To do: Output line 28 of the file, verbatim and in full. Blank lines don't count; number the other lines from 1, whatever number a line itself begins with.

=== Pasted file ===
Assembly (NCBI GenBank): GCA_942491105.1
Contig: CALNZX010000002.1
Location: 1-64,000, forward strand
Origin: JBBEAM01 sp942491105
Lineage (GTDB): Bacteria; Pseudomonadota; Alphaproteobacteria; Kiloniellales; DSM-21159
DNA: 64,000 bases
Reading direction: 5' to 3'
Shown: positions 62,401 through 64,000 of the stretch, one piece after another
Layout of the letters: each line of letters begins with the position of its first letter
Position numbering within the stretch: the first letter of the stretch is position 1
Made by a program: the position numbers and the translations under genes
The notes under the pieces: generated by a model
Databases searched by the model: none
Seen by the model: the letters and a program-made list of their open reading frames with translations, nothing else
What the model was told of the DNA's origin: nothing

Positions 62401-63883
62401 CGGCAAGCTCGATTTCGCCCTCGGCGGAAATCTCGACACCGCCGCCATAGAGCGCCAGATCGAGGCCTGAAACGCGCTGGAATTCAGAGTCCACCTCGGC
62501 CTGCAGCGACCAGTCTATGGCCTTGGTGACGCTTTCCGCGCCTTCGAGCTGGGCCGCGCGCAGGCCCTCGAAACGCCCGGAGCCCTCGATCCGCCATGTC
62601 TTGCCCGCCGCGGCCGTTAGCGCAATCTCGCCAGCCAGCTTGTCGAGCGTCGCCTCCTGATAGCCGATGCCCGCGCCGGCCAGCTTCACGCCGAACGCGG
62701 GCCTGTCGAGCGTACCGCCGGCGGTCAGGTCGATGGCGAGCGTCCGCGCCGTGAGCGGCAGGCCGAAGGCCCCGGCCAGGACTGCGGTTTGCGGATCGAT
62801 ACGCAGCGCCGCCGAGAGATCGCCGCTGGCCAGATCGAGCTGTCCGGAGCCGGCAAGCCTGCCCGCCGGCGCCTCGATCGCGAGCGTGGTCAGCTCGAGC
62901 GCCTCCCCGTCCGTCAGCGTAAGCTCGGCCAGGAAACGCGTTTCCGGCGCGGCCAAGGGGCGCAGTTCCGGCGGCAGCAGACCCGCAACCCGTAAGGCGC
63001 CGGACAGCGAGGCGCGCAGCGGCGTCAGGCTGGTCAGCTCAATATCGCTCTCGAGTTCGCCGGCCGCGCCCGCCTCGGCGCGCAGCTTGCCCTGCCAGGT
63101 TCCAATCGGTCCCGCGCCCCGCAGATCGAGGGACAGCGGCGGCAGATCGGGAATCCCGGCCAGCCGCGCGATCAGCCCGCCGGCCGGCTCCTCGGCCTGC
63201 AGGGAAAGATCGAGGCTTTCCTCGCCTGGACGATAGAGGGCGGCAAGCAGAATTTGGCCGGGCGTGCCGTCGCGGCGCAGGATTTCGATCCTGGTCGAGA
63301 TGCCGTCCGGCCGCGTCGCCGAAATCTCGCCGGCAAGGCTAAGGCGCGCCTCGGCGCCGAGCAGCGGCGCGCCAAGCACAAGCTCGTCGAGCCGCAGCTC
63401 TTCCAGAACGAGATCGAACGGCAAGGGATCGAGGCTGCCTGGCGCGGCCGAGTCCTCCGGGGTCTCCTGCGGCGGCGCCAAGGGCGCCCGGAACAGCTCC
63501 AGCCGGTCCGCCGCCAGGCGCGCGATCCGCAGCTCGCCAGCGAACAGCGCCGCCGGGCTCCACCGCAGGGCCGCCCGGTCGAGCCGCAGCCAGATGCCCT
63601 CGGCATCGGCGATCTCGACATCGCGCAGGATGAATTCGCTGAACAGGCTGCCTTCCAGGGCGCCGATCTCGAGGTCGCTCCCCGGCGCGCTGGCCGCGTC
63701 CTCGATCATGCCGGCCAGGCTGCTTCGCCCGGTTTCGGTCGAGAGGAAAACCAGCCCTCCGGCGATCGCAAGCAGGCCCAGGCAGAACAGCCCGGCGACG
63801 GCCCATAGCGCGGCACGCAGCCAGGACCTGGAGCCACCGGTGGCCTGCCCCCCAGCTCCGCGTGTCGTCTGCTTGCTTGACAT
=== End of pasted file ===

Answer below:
63501 AGCCGGTCCGCCGCCAGGCGCGCGATCCGCAGCTCGCCAGCGAACAGCGCCGCCGGGCTCCACCGCAGGGCCGCCCGGTCGAGCCGCAGCCAGATGCCCT